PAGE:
But the reopening of China and the refilling of the Strategic Petroleum Reserve will likely put a firm floor on oil prices that has some analysts saying that $70 is the new $50. If that’s the case, then Halliburton is well positioned to become one of the bargain growth stocks. HAL stock is down 27% since mid-January. At that time, the stock was bumping up against its 52-week high.
With catalysts in place, it would not be hard to see the stock moving past its 52-week high. It’s already up 8% in the last week of March. And if oil climbs to over $90 as some analysts believe can happen, now is the time to get in on a stock that is trading at around 17x earnings.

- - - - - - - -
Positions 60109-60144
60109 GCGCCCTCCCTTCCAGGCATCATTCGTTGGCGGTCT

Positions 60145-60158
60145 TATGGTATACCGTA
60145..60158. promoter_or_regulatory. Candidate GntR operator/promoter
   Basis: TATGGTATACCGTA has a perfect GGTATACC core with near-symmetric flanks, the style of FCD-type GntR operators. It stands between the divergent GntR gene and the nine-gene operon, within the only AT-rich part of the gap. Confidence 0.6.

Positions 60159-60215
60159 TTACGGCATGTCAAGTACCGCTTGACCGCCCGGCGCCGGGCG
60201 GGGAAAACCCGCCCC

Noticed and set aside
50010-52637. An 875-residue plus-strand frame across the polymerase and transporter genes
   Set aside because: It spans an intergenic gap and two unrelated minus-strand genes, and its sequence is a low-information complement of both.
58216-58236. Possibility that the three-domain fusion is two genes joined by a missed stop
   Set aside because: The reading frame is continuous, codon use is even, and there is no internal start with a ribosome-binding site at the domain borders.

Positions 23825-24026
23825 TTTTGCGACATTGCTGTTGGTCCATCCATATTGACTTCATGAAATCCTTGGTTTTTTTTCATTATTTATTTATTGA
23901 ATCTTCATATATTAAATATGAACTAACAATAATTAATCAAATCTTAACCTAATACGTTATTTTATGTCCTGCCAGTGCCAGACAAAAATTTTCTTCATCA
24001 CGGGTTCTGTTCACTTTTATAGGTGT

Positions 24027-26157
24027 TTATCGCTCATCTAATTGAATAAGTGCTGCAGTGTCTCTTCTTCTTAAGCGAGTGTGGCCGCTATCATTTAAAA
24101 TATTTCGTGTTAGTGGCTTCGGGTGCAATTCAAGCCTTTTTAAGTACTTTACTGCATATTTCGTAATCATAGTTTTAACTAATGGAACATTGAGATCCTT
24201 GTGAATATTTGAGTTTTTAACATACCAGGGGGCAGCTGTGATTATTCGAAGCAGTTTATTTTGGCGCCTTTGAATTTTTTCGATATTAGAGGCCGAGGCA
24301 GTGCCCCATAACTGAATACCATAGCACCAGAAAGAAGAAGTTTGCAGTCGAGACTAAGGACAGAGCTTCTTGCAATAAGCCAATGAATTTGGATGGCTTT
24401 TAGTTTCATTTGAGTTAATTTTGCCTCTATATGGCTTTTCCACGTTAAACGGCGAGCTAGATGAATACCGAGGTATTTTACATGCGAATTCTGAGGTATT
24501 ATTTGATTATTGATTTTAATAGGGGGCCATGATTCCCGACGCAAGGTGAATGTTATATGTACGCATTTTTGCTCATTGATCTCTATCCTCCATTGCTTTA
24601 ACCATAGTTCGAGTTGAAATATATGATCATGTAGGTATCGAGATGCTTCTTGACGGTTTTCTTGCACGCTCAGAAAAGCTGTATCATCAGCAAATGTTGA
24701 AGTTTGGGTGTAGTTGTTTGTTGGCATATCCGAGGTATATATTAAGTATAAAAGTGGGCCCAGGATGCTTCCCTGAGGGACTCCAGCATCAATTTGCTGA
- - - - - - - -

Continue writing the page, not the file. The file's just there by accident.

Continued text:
Organon & Co. (OGN)
There are times when low-priced growth stocks are not bargains. And at first glance, that may seem to be the case with Organon & Co. (NYSE:OGN). The healthcare company’s stock is currently trading at around 6.4x earnings and earnings are expected to decline in the next year.
However, the consensus price target of analysts suggests the stock could have an upside of over 45%. And the stock received a bullish upgrade from Raymond James in March. One catalyst is coming from Organon’s biosimilar division which is launching a biosimilar drug that will compete with Humira from AbbVie (NYSE:ABBV).